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Status incongruence revisited - associations with shame and mental well-being (GHQ)
Linköping University, Department of Medicine and Health Sciences, Division of Preventive and Social Medicine and Public Health Science. Linköping University, Faculty of Health Sciences.
Linköping University, Department of Medicine and Health Sciences, Division of Preventive and Social Medicine and Public Health Science. Linköping University, Faculty of Health Sciences. (Landstinget i Östergötland; Centre for Public Health Sciences; Centre for Public Health Sciences; Folkhälsovetenskapligt centrum; Folkhälsovetenskapligt centrum)
Department of Social Sciences, Karlstad University, Sweden.
2009 (English)In: Sociology of Health and Illness, ISSN 0141-9889, E-ISSN 1467-9566, Vol. 31, no 4, 478-493 p.Article in journal (Refereed) Published
Abstract [en]

Study purpose: Status incongruence has been related to poor health and all-cause mortality, and could be a growing public health problem due to changes in the labour market in later decades. Shaming experiences have been suggested as playing a part in the aetiology. Our aim was to study the risk for shaming experiences, pessimism, anxiety, depressive feelings, and poor mental well-being (GHQ) with a special focus on shame, in four status categories: negatively and positively incongruent individuals, and low-status and high-status congruent individuals.

Method: Data comprised 14 854 working men and women from a regional sample of randomly selected respondents, 18-79 years. Logistic regression was used to study differences in risk for negative emotional outcomes. Results: The negative incongruent category persisted as the group most at risk for all negative emotional outcomes (OR 1.5-1.9; p<0.05-<0.001). When testing the risk for poor mental well-being among the status categories with and without shaming experiences, OR for all groups with shaming experiences were elevated. Among groups without shame, only the negative incongruent category remained at risk (OR 2.7; p<0.05) after adjustment.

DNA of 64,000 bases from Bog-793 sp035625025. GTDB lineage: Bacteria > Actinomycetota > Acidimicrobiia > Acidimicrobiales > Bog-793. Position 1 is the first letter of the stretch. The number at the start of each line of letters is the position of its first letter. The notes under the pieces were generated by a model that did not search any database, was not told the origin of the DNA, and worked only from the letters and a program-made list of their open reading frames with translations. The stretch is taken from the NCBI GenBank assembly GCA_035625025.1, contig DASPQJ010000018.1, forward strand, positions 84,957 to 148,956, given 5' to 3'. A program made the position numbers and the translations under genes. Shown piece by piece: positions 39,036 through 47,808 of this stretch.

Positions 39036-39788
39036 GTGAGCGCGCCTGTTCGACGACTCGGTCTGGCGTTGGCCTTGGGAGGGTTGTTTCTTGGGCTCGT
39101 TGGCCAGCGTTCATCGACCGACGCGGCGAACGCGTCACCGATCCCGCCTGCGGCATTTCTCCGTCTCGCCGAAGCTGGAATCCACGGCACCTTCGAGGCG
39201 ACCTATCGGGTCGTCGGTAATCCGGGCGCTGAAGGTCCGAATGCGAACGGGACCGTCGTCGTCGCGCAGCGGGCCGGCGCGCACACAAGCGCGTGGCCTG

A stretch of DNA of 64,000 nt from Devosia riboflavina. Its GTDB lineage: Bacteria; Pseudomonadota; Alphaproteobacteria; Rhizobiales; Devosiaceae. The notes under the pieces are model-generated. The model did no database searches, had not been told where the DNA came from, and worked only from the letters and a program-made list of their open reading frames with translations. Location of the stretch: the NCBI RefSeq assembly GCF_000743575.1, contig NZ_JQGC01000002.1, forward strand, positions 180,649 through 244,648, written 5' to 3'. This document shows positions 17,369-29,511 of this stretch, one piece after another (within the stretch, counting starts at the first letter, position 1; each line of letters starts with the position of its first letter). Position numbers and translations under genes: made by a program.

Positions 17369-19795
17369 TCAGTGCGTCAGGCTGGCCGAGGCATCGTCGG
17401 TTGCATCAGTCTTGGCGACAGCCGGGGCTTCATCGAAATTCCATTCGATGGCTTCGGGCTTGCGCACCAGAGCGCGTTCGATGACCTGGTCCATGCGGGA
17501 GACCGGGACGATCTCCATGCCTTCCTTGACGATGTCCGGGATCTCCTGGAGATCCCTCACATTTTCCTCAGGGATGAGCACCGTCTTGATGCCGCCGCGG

Conclusion: Negative incongruent status is associated with adverse emotional outcomes, among them shame, which is a previously unappreciated aspect of status incongruence.

Place, publisher, year, edition, pages
2009. Vol. 31, no 4, 478-493 p.
Keyword [en]
social status • public health • status incongruence • GHQ • shame • mental wellbeing
National Category
Health Care Service and Management, Health Policy and Services and Health Economy
Identifiers
URN: urn:nbn:se:liu:diva-15550DOI: 10.1111/j.1467-9566.2008.01148.xOAI: oai:DiVA.org:liu-15550DiVA: diva2:126416
Note
This is the author version of the following article: Johanna Lundberg, Margareta Kristenson and Bengt Starrin, Status incongruence revisited: associations with shame and mental wellbeing, 2009, SOCIOLOGY OF HEALTH and ILLNESS, (31), 4, 478-493. which has been published in final form at: http://dx.doi.org/10.1111/j.1467-9566.2008.01148.x Copyright: Blackwell Publishing Ltd http://www.blackwellpublishing.com/ Available from: 2009-06-10 Created: 2008-11-17 Last updated: 2017-12-14Bibliographically approved